The sudden change in the weather is having a worrying effect on hedgehogs. Some of the larger ones have gone into semi hibernation mode which has left the smaller ones on their own to search for food. We at Wormit Hedgehog Care Centre would like to see hedgehogs weighing at least 650 grams (1.5lb) by the end of this month if they are to survive hibernation.
With the long cold spell at the start of the year meant that the hedgehogs were later coming out of hibernation and therefore later before they had the first litter of babies. Normally September is when a lot of the second litter are born and these are the ones that are brought in to care for the winter since their natural food becomes less active and eventually disappears. It is not the cold that will kill these juveniles but the lack of food brought about by the cold so even in really cold weather they will have to continue to forage. Putting out extra food for the hedgehogs can be a lifesaver. Meaty cat or dog food, dried cat biscuits and even dried mealworms will all be appreciated by a hungry hedgehog.
This year has seen a large drop in the numbers reported or found requiring assistance. In previous years we have taken in around 30 by the end of March but this year it was the 22nd April before the first one was brought in and only 30 by the end of August. Please take extra care if raking up leaves and tidying your garden as there may be a hedgehog already nesting in there. Any piles of netting should be carefully examined in case one has decided to make a nest and better still store it away off the ground. If a hedgehog is caught in the net then please take it with either the whole net or the part it is caught in to a rescue centre where they will remove the net without more damage to the hedgehog. One caught in a net should be kept under observation for at least 7 days before deciding whether it has sustained internal injuries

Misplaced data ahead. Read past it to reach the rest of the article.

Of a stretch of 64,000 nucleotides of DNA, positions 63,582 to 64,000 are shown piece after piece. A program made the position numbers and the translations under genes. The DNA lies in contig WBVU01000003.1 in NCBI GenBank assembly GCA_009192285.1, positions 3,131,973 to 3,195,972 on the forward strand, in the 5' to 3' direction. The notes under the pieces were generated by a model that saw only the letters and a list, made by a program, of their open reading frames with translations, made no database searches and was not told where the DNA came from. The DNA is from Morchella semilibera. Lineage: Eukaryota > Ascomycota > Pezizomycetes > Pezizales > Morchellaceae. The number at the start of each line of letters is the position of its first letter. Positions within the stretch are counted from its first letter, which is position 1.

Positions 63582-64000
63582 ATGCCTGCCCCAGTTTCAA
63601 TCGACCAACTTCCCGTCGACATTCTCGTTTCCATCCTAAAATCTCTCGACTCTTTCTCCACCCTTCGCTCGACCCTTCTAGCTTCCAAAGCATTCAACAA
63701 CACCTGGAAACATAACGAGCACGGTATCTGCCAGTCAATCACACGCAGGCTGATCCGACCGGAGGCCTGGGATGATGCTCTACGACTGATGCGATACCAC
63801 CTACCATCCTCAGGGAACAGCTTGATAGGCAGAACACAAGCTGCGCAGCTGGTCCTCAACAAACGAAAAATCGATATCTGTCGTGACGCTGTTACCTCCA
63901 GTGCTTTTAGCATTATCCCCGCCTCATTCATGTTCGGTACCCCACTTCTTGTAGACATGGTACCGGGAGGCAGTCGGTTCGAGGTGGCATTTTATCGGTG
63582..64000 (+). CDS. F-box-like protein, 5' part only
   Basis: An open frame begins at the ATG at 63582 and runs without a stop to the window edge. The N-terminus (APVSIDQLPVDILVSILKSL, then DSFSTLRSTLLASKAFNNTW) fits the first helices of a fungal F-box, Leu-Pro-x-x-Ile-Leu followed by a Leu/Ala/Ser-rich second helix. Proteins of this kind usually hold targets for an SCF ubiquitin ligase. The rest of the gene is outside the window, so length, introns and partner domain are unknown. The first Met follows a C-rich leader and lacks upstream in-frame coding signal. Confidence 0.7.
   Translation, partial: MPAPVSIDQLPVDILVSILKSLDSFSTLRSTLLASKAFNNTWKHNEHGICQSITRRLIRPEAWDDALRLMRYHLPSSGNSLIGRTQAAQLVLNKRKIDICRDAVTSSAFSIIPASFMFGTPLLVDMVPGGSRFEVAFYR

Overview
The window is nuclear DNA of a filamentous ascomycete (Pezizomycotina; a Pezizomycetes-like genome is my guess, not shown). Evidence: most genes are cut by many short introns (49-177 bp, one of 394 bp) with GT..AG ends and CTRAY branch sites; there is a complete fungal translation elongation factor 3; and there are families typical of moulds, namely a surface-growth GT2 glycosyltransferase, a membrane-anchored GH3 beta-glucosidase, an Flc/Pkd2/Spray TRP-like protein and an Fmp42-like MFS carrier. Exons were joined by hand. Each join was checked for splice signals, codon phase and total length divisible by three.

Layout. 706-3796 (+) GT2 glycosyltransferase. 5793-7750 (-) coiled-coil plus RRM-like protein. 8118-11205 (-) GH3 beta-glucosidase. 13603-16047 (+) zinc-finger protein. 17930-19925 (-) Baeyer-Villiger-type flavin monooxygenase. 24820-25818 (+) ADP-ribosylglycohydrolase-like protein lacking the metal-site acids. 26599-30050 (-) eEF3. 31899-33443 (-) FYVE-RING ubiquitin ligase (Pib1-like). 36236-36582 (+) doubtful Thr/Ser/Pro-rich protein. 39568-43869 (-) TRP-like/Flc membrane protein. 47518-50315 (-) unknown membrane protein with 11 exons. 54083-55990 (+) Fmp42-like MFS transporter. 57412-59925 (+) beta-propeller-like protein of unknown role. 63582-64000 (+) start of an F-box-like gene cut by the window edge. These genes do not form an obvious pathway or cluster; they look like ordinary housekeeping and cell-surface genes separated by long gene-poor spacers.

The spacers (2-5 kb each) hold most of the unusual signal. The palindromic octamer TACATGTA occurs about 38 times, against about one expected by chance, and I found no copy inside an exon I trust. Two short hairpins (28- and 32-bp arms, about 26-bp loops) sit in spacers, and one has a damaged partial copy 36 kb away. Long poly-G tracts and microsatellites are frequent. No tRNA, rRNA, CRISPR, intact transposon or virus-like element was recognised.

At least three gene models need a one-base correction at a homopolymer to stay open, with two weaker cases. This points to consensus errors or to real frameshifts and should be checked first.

People often say to me that hedgehogs are full of fleas. This used to be the case when I started to rehabilitate hedgehogs almost 19 years ago but this no longer seems to be the case. Many of the hedgehogs brought in do not have fleas, out of over 300 one year we were barely in to double figures for ones that needed treated. This is a worry because will the cause of the flea decline work its way up the chain and eventually affect the hedgehog population.
If you find a hedgehog needing help or if you need more advice you can call us on 01382 541311 or the British Hedgehog Preservation Society on 01584 890801 who have a list of carers – IT IS BETTER TO BE SAFE THAN SORRY AND THE HEDGEHOG WILL BE HAPPY.